What is the best way to reward pupils?

In my opinion and from what I have read about in lots of books, praise is one of the best ways to motivate pupils. Who doesn’t like feeling good about something that they do. Students, even the most disengaged, like being told that the work they have just completed is ‘excellent’.

A lot of my most successful teaching has come from building positive relationships with all of my pupils – I like to be as fair as I humanly can but I am human and sometimes I make mistakes for which I apologise to my pupils if they do feel unfairly treated. At the beginning of each year I implement my reward system and on the flip side sanction system.

So here is a brief explanation of my reward system: I award pupils for excellence in lessons which ranges from asking amazing questions, giving amazing explanations and completing amazing work. I prefer not to reward excellent behaviour as this is one of my high expectations I set as a classroom rule. The award for such excellence is a personalised Mr Adamson stamp that says ‘I’m impressed…’, the stamps are then collected and used as a currency. To see how they can be spent please see the links below, I have also linked the ‘Sanctions’ system.



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Here is my problem and proposed solution: My pupils are motivated by the ‘Get out of homework/detention free card’ but not so much the postcard or phone call home. I think my shopping list needs tweaking a little bit now. Back in November I took 25 pupils to a Rubik’s Cube Challenge and gave each one of them a Rubik’s Cube, ever since I have had lots of pupils coming to me and asking me for a Rubik’s Cube. I now have 50 Rubik’s Cube and after reading Number Loving’s blog on ‘On our best behaviour’ I intend to get numerous other gifts to give out as rewards to pupils for excellence in the Maths classroom. I just need some guidance on what gifts to buy and how best to distribute them. How many stamps should a Rubik’s Cube cost a pupil? I would like my rewards to be of a Mathematical nature but also something that pupils want to have.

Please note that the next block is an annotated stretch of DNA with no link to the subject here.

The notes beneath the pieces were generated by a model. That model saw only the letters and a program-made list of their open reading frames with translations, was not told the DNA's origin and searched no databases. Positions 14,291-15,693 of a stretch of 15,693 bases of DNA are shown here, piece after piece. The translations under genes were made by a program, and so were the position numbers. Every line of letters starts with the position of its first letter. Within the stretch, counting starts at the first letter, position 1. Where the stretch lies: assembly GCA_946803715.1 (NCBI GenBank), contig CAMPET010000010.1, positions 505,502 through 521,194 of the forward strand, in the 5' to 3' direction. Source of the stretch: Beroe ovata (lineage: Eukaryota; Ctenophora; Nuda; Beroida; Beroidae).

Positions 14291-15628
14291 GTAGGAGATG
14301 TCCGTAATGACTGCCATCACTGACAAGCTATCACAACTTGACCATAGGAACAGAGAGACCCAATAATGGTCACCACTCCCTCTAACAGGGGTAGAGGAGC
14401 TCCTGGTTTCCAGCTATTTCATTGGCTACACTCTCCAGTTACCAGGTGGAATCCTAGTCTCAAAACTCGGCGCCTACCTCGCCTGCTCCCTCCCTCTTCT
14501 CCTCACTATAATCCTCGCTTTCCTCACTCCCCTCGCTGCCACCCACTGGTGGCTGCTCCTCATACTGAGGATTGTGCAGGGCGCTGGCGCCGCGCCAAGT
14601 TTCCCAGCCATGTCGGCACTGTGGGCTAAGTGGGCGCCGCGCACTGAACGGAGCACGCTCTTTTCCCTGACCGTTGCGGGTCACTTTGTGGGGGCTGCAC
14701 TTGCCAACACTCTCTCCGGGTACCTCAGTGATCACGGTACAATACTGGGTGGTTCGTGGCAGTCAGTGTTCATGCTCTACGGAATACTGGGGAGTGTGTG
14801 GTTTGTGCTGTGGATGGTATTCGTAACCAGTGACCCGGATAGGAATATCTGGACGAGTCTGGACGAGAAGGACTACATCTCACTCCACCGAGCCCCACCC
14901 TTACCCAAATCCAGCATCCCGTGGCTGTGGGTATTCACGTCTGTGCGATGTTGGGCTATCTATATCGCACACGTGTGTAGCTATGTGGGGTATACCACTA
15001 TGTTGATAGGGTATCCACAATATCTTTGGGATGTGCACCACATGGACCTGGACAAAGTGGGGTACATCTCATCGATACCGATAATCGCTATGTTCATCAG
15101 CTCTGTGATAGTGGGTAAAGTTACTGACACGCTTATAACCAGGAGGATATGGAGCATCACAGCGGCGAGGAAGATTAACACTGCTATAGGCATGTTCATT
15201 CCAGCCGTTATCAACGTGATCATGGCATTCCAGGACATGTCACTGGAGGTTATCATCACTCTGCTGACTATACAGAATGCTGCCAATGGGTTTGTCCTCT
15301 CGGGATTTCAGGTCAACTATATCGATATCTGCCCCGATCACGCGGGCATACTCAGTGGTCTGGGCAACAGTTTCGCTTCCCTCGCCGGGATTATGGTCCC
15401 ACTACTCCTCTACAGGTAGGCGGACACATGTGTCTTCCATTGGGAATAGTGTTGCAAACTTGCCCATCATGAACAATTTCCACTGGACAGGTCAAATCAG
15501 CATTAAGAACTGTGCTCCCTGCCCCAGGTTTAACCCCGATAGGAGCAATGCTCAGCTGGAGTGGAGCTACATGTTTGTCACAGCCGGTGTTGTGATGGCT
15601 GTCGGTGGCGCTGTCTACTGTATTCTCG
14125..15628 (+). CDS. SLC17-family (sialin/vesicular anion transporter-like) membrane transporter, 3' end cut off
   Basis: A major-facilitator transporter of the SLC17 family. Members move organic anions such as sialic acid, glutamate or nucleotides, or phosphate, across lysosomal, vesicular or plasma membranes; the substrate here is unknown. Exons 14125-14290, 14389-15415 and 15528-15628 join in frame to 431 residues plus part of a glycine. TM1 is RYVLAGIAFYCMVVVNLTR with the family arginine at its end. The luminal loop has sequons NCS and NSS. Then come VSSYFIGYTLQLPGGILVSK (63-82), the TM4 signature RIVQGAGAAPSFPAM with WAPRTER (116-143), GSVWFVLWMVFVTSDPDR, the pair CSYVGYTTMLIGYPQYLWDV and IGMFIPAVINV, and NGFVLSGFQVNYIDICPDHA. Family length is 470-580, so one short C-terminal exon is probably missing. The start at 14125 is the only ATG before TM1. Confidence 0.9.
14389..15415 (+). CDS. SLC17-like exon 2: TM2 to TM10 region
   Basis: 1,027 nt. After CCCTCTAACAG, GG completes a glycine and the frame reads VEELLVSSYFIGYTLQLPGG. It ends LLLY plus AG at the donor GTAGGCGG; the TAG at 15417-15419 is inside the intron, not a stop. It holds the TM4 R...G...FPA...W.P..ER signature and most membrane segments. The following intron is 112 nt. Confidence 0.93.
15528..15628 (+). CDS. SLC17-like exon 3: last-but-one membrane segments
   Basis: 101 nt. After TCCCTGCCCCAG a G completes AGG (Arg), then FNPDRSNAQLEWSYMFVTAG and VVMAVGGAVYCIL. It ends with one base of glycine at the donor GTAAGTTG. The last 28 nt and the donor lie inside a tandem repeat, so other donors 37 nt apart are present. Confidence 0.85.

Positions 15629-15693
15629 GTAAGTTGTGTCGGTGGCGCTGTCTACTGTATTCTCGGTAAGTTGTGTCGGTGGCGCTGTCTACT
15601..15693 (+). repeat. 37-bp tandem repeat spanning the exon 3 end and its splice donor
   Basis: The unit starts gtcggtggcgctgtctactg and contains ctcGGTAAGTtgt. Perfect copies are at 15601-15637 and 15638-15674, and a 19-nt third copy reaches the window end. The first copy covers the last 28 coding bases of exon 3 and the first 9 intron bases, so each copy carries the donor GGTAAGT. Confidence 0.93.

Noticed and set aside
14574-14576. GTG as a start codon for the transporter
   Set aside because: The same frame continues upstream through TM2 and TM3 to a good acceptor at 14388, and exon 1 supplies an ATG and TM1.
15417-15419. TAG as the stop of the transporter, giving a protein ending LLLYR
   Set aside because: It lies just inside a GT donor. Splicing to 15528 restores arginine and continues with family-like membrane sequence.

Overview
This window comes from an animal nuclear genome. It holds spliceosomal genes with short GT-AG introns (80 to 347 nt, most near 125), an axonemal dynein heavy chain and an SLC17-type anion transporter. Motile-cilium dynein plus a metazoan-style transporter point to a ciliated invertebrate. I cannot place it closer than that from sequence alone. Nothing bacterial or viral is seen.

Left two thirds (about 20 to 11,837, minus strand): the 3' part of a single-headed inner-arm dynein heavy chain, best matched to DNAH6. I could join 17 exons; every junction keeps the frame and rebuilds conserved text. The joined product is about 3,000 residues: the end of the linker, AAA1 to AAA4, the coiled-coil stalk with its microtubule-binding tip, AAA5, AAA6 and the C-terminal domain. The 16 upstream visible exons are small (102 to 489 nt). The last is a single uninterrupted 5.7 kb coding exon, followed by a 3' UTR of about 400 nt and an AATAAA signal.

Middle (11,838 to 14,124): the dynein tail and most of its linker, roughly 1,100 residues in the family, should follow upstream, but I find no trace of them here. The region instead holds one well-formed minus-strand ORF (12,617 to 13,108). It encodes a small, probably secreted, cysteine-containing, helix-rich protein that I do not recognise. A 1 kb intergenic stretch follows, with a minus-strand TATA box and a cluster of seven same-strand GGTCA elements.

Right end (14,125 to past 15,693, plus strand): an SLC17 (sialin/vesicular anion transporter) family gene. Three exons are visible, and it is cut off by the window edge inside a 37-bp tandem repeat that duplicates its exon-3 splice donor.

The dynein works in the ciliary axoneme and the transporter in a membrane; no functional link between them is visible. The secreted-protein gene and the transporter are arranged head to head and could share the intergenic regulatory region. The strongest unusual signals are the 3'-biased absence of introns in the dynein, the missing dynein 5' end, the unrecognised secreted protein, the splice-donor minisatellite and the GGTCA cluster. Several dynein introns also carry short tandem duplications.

One final reward I have begun this year is ‘Mr Adamson’s Star of the Week’ which is awarded to a pupil in any of my classes throughout the key stages that has demonstrated particular consistent excellence throughout the week. Pupils are awarded the certificate as well as being put up on my ‘Hall of Fame’ display.

Mr Taylor has also developed his own currency the ‘Tau Pound’.

Although I haven’t mentioned it but I have included a link to my current ‘Sanctions System’, although I want to motivate pupils through rewards I feel it is important to be consistent and have both sides of the coin.


About daveadamson

A cancer-fighting, maths loving teacher in London

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